Urological diseases are common for men and women of any age.

The urinary tract — consisting of the kidneys, bladder, ureters and urethra — is responsible for removing excess waste from the body and maintaining a healthy hydration level. “The kidneys are one of the body’s filters,” Dr. Jeffrey Murawsky said. “They regulate minerals and remove some toxins from our blood. They also regulate the water that makes up the majority of our bodies. The most prevalent issues tend to be infections of the urinary tract, and other common conditions that include kidney stones, incontinence and kidney disease.”

While many of the diseases that can affect the urinary tract are easy to manage, they can cause discomfort and pain, and escalate quickly if left untreated.

Urinary tract infections

Urinary tract infections are among the most widespread urological health issues. “A UTI is a bacterial infection of the urethra or bladder that occurs when outside bacteria gets into those spaces,” Murawsky said. Once there, the bacteria (often E. Coli) grows in the bladder and can spread through the entire urinary tract and infect the kidneys.

UTIs are more common in women in men because of the female anatomy — women’s urethras are shorter than men’s, allowing the bacteria to travel quickly — but men can contract them as well.


  • Persistent urge to urinate and/or passing frequent, small amounts of urine
  • Pain when urinating
  • Urine that appears cloudy and/or blood in urine
  • Pelvic pain in women

Murawsky notes that while these symptoms are associated with UTIs, they can indicate other problems as well.

Diagnosis and treatment

UTIs can be diagnosed with a urine sample and lab testing. “Once diagnosed, antibiotics are the best treatment, and it’s important to take the entire dose as prescribed,” Murawsky said.

There also are medications that can help manage UTI pain, available by prescription and over the counter, but they should be taken in tandem with antibiotics. Otherwise they might mask symptoms and allow the infection to worsen.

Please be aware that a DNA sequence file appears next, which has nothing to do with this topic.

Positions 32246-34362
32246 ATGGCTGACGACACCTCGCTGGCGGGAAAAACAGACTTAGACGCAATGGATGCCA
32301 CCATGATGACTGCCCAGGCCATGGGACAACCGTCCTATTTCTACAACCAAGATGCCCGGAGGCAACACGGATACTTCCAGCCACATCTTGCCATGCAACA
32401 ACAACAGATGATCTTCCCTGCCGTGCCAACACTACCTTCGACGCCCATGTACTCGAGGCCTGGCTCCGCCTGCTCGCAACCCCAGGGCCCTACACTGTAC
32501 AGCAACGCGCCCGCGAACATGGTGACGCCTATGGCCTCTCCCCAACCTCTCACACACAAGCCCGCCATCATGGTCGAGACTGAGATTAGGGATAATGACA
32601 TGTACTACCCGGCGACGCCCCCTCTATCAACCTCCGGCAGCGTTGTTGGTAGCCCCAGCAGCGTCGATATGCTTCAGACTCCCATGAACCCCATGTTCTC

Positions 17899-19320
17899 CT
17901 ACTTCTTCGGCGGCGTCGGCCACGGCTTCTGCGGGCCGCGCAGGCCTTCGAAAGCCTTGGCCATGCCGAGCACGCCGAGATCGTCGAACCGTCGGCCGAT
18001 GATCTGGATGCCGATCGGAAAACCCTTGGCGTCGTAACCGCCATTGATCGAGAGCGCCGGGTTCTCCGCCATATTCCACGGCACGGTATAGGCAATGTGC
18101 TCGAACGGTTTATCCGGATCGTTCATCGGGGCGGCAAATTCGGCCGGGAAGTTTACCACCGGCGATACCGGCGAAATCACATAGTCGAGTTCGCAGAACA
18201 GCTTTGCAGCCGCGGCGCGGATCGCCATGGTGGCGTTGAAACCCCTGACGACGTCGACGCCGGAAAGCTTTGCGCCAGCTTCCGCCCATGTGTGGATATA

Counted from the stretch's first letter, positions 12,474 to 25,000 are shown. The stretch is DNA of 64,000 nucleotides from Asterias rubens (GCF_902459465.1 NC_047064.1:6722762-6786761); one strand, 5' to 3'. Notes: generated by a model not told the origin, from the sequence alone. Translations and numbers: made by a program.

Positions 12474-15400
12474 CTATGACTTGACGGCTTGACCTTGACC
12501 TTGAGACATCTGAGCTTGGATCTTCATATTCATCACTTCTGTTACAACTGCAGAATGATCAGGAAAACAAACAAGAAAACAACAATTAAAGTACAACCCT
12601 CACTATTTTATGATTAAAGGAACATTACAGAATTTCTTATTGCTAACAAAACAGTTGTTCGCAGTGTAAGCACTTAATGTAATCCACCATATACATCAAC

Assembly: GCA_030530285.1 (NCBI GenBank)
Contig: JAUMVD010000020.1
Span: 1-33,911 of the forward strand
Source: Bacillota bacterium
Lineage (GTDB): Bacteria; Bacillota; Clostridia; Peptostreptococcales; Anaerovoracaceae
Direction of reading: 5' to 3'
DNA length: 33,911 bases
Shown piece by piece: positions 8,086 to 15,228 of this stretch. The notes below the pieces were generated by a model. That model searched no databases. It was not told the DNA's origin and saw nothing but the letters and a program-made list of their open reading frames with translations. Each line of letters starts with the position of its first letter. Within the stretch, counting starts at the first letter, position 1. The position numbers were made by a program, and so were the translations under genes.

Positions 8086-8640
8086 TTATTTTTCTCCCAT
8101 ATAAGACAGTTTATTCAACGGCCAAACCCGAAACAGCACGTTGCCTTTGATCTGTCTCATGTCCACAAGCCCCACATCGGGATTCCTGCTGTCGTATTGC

Risk factors

Women are more prone to UTIs because of their anatomy, medical history and lifestyle risk factors. Being post-menopausal, sexually active or pregnant can increase risk.

However, Murawsky warns that one of the strongest risk factors for women is having a UTI in the past. “Once you get one, it’s more likely to happen again.”

In children, UTIs can be associated with other conditions, including neurological diseases and urinary obstruction, but most are caused by incontinence (repeated accidental urination) or waiting too long before urinating.

Does cranberry juice actually help?

Cranberry juice has been long considered an at-home option for treating and easing UTI pain, but recent research has challenged this idea. “There is a debate on cranberry juice,” Murawsky said. “However, good hydration by drinking water can improve symptoms. For repeated infections, patients can discuss the use of probiotics with their physician.”

Kidney infection

Kidney infections, or pyelonephritis, can occur as a result of a severe urinary tract infection, wherein the bacteria travels to the kidney. This infection needs to be treated immediately because it can cause life-threatening complications.


“The symptoms are the same as a UTI, but are more severe and include fever and chills,” Murawsky said.

Diagnosis and treatment

Like UTIs, kidney infections are usually diagnosed with a urine sample and treated with antibiotics. “However, because kidney infections can cause high fevers, patients often require intravenous antibiotics,” Murawsky said.

In some cases, kidney infections can be caused by an obstruction of the urine flow, requiring treatment to address the obstruction.

Kidney stones

Kidney stones are another common condition of the urinary tract. They occur when high levels of the minerals found in urine — such as calcium, cysteine and uric acid — form into hard, stone-like deposits.

Murawsky notes that kidney stones affect about 1 in 11 people and are more common in older adults.


  • Pain in the lower abdomen and back
  • Radiating pain in the lower abdomen and groin
  • Pain when urinating
  • Cloudy and/or bloody urine
  • Urinating frequently
  • Nausea/vomiting

Diagnosis and treatment

Kidney stones can be diagnosed with a blood test, urine analysis and/or an X-ray or CT scan. They also can be diagnosed by testing a stone that already has passed.

“Most kidney stones can clear up on their own when the patient passes the stone through the urine, which can be painful and cause some bleeding,” Murawsky said. “If the stone is stuck, it can require treatment to remove.” Removing a kidney stone may require surgery or noninvasive methods, such as soundwaves.

Preventing urological diseases

Many urological diseases can be prevented by maintaining healthy lifestyle habits, such as drinking enough water, eating a healthy diet and using good hygiene practices. “UTIs and kidney stones are impacted if the amount of urine is insufficient,” Murawsky said. “As such, appropriate hydration is key.”

The doctor also recommended that men maintain a regular screening schedule for prostate disease, and women have regular gynecological examinations and screenings. Managing high blood pressure and/or diabetes also is important for kidney health.